The weather this weekend was just stellar, you could not have asked for better from mother nature. The days were warm with blue skies, birds tweeting, bees bumbling and butterflies buttering. Saturday morning I was up early, had a cup of coffee and a bowl of blueberries (yay, it’s berry season!) and out the door I went.
A few weeks ago a friend of mine told me of the Irish Hunger Memorial in Battery Park City so, that was my photo taking goal for the day. I took the #2 to Chambers Street and when I exited I stopped to take a few more photos of the ongoing construction of the new World Trade Center buildings still in progress to add to my WTC gallery. I then commenced to make my way to Battery Park City and the memorial. There was much activity in the park as the day was so beautiful and as I walked north through Robert Wagner Park I took shots of flowers, boats, people painting and water falls. These images I will present to you in a another blog post later this week along with images of the Hudson River Conservancy Park.
Not exactly sure where this memorial was situated, I walked past the Battery Park City Ferry Terminal on the river promenade and looked to my right and finally spotted a silvery overhang and behind it what looked like a pile of rocks. This I surmised, must be the place. I walked under the overhang and through a small tunnel that led to the front entrance of a little Irish stone cottage. I was completely enchanted having never seen the like of this before and ruminating on how it must have been to live in a home made from rocks. From the history I read on line this cottage was designed by the artist Brian Tolle and the house is composed of stones from 32 counties in Ireland. This work of art is to commemorate those who died or were forced to leave Ireland and strive for a better life in America, due to the great potato famine in 1845, an Gorta Mór.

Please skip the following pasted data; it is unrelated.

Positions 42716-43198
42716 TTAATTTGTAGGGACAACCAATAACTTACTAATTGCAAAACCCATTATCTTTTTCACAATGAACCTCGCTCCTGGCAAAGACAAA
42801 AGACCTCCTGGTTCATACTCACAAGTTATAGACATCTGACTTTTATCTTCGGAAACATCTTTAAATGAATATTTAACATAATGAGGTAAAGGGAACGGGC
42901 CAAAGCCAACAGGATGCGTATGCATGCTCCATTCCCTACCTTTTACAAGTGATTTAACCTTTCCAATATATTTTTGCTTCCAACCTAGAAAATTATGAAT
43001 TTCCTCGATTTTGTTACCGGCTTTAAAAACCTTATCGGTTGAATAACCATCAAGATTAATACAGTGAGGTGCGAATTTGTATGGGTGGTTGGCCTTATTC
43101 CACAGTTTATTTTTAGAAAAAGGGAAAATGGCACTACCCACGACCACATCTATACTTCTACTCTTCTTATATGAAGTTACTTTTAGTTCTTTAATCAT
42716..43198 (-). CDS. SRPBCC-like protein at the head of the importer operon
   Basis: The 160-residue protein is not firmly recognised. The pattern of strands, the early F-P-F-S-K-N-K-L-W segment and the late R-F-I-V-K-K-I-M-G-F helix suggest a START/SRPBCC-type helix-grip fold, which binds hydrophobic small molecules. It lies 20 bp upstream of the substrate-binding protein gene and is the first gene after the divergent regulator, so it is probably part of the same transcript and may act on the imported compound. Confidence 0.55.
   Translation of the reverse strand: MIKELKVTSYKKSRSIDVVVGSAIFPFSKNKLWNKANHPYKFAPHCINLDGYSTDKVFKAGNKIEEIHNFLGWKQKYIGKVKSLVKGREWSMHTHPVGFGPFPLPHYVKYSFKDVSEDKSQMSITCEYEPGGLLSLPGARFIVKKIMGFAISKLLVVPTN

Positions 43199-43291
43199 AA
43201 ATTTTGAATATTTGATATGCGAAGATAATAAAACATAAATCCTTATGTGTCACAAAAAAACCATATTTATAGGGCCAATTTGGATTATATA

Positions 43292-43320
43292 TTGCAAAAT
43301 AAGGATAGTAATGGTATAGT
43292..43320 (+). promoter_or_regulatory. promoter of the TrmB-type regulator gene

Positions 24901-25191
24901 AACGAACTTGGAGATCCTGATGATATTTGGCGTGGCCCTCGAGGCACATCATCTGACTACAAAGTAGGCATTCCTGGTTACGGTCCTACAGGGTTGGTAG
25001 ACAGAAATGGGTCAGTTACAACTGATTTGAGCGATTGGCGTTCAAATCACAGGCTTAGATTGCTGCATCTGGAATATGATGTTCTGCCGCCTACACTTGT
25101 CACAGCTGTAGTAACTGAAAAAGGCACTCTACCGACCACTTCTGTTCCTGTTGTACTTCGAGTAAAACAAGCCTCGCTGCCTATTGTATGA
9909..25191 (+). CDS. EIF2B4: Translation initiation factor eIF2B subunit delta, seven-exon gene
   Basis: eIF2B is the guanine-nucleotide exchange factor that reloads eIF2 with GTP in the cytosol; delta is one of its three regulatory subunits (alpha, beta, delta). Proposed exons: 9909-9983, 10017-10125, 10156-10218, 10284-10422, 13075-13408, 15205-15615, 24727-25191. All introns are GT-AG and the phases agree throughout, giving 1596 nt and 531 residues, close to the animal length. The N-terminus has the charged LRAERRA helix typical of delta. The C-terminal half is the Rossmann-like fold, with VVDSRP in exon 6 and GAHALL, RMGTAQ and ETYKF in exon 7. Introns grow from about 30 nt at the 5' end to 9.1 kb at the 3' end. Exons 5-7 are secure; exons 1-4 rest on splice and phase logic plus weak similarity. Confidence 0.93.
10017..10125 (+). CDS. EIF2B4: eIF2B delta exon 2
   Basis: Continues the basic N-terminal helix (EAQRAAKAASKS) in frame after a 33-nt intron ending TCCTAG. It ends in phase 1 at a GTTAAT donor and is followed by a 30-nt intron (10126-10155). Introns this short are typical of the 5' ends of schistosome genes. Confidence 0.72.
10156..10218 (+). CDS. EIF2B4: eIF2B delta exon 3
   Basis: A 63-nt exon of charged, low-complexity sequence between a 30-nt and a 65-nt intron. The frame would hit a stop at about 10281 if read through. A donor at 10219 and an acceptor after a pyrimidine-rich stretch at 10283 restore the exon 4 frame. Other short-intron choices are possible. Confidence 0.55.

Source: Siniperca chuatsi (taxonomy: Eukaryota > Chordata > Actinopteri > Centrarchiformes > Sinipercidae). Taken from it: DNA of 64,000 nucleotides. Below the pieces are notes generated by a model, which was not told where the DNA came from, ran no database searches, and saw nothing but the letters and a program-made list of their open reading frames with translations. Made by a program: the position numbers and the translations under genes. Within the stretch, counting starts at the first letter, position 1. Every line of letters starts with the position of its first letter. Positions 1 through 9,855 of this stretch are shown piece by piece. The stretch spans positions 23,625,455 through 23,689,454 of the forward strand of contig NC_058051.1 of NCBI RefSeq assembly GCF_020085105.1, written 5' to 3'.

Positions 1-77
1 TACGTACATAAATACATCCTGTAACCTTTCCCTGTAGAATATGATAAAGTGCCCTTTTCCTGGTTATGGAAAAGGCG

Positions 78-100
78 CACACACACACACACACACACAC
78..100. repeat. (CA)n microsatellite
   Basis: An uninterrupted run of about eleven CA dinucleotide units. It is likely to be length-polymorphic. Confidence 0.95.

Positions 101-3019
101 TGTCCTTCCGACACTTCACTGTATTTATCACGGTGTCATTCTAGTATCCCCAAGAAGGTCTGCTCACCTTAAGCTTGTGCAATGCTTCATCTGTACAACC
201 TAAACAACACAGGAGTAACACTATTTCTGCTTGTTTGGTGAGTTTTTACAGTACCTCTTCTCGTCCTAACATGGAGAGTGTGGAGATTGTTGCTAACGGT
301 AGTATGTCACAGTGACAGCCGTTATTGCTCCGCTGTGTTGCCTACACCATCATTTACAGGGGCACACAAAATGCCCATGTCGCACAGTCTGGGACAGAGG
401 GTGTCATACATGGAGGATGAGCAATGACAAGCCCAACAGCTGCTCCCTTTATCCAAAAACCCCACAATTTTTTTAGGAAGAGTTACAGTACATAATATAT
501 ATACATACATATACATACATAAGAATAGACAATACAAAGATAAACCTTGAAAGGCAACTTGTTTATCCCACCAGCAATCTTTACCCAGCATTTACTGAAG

The beauty and tranquility of the Irish country side is captured perfectly in the placement and design of this archaic structure. The natural color and texture of the rocks, the green grasses sprinkled with tiny purple and pink flowers surrounding the cottage and the ivy gracefully hanging from the roof or lintels of the door ways. What completed the picture was the deeply scarred stone marker with a celtic cross carved in the center, grown over with coarse green bushes, sitting at a jaunty angle like it had been there for a hundred of years. For a brief moment this site nestled in busy lower Manhattan made you feel that you were indeed in Ireland, a land someday I hope to visit. Enjoy the images below and I hope they will inspire you to make a visit to Battery Park City and this little bit of Ireland.
Happy Memorial Day,
I have had a terrific weekend and did a lot of shooting around the city as well as enjoying a family BBQ and birthday party pool side at my sisters home in Long Island.